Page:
Letter to the Editor from Midlothian View reader Celia Hobbs.
This amazing view of Midlothian from the B7007 uninterrupted by industrial wind turbines is due to the efforts of four Reporters, Midlothian Councillors, Borders Councillors, Planning officials at Midlothian and Borders Council, Landscape Architects, Lawyers and Planning Consultants, Independent Experts, Penicuik Environment Protection Association (PEPA), Association to Protect the Environment at Leadburn (APEAL), Protecting Eddlestone’s Landscape and Environment (PELE) and the thousands of locals who objected to large wind farms in this area since 2005.
The Auchencorth, Spurlens Rig and Mount Lothian applications were all defeated over a period of ten years 2005 to 2015. All concerned were vindicated in their stance when the Auchencorth site was included in the Pentlands Special Landscape Area in 2016.
The Government has always maintained that wind farms will only be built in the right place. This area so close to the World Heritage Site of Edinburgh and the iconic Pentland Hills has been proved to be not the right place.
Thankfully the Cloich 1 wind farm, consented in 2006 has not been built on the Cloich Hills above the Edinburgh/Peebles Road. This would be visible on the left of the photo above.
The Cloich 1 application was different in that the Government owned the site, (Forestry Commission), and the application was put in by Government backed Partnership for Renewables. There was considerable opposition from SNH, the Government body on landscape. The initial application was for turbines 132m high. SNH objected and the height was reduced to 115m high. SNH still had reservations and Borders Council, supported by Midlothian Council, refused the application. It went to appeal and a Government Reporter gave consent. The consent had conditions on private water supplies. The consent was sold to EDF. The same company which together with Wind Prospect failed to gain consent for the nearby Mount Lothian wind farm in 2015.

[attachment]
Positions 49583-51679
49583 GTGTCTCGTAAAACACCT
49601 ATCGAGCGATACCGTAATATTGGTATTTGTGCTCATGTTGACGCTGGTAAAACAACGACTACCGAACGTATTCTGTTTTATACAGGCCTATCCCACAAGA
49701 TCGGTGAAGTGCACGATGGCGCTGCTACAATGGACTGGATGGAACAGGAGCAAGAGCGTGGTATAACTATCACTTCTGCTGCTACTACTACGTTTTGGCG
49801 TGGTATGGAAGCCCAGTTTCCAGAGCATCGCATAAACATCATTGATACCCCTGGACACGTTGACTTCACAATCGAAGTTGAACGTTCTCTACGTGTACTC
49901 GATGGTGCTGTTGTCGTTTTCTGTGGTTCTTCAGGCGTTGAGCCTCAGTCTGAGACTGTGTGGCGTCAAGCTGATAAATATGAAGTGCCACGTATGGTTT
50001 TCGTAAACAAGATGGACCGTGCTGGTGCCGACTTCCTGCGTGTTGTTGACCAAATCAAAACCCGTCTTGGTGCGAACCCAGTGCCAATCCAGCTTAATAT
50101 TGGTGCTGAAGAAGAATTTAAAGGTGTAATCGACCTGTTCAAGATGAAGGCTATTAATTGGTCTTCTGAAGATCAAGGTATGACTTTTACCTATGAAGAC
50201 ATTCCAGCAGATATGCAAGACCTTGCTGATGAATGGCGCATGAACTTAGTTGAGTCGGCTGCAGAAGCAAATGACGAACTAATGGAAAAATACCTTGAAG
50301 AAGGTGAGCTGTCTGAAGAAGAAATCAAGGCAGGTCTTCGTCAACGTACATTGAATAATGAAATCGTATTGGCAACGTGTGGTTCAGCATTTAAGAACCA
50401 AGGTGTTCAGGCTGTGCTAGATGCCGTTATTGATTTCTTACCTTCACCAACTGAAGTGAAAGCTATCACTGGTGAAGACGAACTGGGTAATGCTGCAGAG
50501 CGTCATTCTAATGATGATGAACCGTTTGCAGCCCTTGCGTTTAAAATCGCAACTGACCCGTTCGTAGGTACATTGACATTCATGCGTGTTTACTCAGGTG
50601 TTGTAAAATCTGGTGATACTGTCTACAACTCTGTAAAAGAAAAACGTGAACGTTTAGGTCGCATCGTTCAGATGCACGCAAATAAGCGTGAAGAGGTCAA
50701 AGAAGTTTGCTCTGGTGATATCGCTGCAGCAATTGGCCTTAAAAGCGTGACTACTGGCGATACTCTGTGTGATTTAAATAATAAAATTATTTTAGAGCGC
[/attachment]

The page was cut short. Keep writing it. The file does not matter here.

Subsidies were abolished for onshore wind farms in 2012 and the wind farm has not been built. With changes in the subsidy regime, consented schemes all over Scotland with turbines round 100m high are now back in the planning system with new applications for larger turbines around 150m high. Cloich Forest 2 is one of these.
The increased height means the applications bypass legislation designed for wind farms administered by Councils and they go to the Energy Consents Unit, E.C.U. under legislation from 1989 designed for power stations. Councils can come in and trigger a Public Inquiry at great expense but in these straightened times it is hard to justify when so many Councils are overruled by the Scottish Government on appeal.
Under this 33-year-old legislation a scoping exercise is not required but developers can ask for a scoping opinion. This informs what should be included in the Environmental Impact Assessment, E.I.A. These are huge volumes of information on all aspects of the application.
The regulatory body is the Energy Consents Unit and they were asked for a scoping opinion for Cloich 2 wind farm in 2019.
The site is 3km outside Midlothian in the Borders Council area, on hills above the Edinburgh/ Peebles tourist route. Unbelievably Midlothian Council, (serving a population of 93,000,) Penicuik Community Council, (serving a population of 16,000) and Howgate Community Council, (which will bear the brunt of the construction traffic), were missed off the scoping list.